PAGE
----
The initial evaluation of a claim usually takes a month or so, except for medical malpractice claims, which may take three to six months. After a lawsuit is filed, the length of time depends on how crowded the court calendar is, and whether the insurance company is willing to settle the claim before trial. Most cases take between one and four years to complete.
If my doctor failed to perform a Cesarean Section when it was necessary, may I file suit?
While it is difficult to say without the particulars of any given case, when necessary Cesarean sections are not performed and the child or mother suffers as a result, the responsible practitioner may likely be held responsible. When a child cannot be safely delivered via a natural delivery, Cesarean sections offer a safe alternative. The lawyers at Crowe & Mulvey, LLP, understand how devastating a birth injury can be for a family and we pursue those responsible for medical malpractice in the civil court system.
If there was lead in a toy, should I sue?
Lead-based toys are extremely dangerous, and even a small amount of lead product in a toy can be unsafe, especially if ingested. If your child was hurt because of a toy that had lead in it, it is possible that you can sue the toy manufacturer to hold it accountable for that product and the consequences. However, knowing whether you are eligible to file a lawsuit against the toy manufacturer can be difficult, causing many people to seek the legal help and guidance of a knowledgeable lawyer.
Is it ever too late to bring a claim?
There are statutes of limitations, which limit the time for bringing claims. For most claims, these statutes of limitations may be as short as three years, although there are several exceptions and notice requirements that may be shorter or longer. You should consult a lawyer as soon as you are aware that you have been injured. Even if you were injured some time ago, you may still be able to bring a claim.
Should a lifeguard be held accountable for my child’s pool injury?
It depends. Not every swimming pool guarantees that its lifeguards are responsible for the safety of children, and not every pool even has a lifeguard. Typically some sort of negligence on the behalf of the lifeguard or the pool’s manager must have occurred to be able to hold them accountable for the injury. Premises liability cases such as this can be difficult to understand, so the best way to know what your legal options are to discuss the particulars with an experienced personal injury attorney from Crowe & Mulvey, LLP.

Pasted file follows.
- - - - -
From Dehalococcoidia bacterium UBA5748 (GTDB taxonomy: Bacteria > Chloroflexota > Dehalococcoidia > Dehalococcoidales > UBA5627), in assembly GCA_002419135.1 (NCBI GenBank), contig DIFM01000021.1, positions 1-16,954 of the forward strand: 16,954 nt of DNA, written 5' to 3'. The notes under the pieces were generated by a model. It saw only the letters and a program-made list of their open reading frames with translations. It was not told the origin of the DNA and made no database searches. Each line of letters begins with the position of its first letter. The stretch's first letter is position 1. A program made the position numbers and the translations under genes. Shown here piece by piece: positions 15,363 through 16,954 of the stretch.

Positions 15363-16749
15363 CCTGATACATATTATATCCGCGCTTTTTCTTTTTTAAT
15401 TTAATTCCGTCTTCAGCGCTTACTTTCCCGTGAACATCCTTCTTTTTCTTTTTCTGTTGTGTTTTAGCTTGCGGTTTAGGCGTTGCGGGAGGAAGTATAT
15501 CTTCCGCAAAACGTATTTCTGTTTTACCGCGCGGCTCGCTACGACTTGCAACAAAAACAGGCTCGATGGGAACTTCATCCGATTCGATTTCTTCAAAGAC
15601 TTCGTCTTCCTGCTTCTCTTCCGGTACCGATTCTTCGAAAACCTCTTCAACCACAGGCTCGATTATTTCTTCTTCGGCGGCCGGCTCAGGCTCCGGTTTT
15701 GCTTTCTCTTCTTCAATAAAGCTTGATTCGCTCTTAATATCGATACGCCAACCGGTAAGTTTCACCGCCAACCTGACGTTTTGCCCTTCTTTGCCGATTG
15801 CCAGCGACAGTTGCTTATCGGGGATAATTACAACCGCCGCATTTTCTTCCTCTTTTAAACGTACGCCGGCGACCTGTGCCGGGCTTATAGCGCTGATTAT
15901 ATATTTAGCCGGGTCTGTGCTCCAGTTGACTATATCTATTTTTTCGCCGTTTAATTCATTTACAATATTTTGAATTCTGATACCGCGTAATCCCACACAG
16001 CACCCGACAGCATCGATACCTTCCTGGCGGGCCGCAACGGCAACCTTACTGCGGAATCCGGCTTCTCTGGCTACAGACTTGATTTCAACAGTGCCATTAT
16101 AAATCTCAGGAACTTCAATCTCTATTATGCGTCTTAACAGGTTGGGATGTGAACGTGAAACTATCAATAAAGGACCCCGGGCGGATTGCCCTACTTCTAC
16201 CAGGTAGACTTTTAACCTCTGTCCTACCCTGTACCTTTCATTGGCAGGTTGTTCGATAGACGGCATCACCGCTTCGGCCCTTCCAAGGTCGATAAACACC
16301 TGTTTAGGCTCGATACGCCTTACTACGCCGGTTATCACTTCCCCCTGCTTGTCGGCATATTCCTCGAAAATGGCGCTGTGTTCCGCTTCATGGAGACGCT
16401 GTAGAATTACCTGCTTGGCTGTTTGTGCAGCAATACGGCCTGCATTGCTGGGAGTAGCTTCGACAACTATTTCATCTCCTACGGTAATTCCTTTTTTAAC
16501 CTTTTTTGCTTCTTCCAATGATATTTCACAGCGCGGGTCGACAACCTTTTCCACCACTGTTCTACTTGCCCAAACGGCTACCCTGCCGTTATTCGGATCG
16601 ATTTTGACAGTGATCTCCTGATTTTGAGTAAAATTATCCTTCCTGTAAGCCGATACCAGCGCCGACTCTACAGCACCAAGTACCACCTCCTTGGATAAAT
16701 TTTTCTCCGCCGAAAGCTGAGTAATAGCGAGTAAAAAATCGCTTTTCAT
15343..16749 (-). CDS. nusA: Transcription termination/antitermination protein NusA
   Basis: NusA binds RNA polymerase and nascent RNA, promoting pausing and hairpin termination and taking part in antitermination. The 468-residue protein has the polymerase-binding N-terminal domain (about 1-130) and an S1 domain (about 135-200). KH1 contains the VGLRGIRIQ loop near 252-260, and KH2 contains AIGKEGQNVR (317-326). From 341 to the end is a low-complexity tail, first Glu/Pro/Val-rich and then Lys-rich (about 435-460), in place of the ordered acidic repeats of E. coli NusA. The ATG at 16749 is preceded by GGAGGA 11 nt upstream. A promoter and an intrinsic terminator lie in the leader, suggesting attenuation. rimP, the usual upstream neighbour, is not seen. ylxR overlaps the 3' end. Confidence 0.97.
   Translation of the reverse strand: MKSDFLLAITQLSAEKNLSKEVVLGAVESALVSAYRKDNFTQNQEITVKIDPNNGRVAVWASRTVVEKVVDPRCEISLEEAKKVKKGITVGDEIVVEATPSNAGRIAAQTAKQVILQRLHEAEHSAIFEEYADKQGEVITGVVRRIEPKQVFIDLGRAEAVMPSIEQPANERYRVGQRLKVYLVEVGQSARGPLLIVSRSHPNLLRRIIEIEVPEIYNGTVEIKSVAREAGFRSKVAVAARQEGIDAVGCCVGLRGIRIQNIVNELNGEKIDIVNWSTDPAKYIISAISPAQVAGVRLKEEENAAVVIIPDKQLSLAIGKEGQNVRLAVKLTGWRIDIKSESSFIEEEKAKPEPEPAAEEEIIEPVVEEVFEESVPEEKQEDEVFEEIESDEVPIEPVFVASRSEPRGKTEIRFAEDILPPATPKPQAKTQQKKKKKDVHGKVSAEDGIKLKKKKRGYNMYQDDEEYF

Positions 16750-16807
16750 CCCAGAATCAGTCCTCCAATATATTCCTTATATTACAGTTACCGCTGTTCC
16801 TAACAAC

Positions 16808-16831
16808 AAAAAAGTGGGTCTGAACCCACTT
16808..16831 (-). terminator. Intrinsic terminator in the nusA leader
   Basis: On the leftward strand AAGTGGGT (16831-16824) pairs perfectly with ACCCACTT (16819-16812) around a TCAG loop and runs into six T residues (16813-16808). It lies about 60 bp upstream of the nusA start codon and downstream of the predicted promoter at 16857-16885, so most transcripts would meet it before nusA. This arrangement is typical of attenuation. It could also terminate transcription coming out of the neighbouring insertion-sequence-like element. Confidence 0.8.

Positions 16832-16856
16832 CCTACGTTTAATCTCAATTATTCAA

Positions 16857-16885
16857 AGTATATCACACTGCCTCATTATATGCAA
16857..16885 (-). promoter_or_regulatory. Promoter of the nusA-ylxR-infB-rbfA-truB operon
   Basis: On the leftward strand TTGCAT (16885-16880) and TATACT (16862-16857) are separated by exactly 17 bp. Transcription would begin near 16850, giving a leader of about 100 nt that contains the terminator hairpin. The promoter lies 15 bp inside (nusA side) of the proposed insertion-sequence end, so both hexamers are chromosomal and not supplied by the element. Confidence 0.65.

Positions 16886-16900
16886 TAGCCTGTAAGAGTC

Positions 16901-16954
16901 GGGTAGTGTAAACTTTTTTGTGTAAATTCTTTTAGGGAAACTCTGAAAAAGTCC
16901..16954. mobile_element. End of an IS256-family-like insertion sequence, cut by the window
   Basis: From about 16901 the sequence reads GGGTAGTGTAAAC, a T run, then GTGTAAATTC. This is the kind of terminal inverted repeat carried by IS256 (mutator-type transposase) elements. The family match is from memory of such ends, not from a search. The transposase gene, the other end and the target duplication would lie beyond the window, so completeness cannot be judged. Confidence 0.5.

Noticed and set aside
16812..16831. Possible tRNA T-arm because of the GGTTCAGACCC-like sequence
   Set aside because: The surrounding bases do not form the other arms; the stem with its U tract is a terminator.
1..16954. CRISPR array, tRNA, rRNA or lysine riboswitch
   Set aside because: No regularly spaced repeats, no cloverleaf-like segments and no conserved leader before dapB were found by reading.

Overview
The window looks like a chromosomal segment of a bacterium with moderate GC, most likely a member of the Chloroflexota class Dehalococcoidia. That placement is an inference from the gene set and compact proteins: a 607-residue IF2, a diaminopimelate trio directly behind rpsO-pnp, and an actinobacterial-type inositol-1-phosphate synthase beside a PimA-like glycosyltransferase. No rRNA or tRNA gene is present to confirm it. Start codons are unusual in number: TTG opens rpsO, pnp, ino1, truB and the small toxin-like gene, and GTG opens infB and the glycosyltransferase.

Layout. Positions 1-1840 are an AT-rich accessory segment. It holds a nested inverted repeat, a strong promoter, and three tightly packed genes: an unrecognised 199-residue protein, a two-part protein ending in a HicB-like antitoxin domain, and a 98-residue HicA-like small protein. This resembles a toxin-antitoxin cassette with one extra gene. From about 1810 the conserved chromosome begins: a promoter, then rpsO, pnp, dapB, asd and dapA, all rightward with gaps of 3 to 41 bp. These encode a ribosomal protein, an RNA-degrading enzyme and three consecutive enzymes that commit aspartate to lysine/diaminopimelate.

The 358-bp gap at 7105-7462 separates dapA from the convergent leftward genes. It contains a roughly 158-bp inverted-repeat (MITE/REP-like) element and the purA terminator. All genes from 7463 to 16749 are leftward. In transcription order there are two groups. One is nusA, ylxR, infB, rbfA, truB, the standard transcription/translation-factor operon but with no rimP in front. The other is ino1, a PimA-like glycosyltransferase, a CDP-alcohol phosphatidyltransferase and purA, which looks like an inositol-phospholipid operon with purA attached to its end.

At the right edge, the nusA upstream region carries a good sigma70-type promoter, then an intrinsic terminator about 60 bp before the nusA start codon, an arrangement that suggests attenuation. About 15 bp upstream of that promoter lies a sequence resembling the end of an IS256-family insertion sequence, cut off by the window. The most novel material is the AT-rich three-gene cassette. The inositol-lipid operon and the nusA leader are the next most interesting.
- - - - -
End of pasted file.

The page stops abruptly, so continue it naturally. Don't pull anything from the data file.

Should I ask for more compensation than I need?
It’s not the best idea to exaggerate your financial need after an accident. If there is proof of an exaggerated claim in a personal injury case, then you are more likely to suffer from not winning your case at all. It’s always a good idea to discuss with your attorney the amount of compensation you think you will need, and then to discuss how best to pursue that specific amount in court.
Should I just pay for costs myself if I’m able to?
Some people are financially capable of covering the high costs of injury after being injured by another person, and don’t want to bother with the legal process. However, personal injury claims exist because your rights to personal safety should be respected. Thus, if another person has caused you harm due to their recklessness, then you should not have to suffer financially as well as physically. Even if you feel as if you could pay for the costs of an accident and injury, you should always at least discuss your options with an attorney in Massachusetts.
Was I the victim of construction site negligence?
You may have been. Construction site negligence takes many forms, but might manifest itself in the following ways:
- Leaving debris / obstructions in roadways or walkways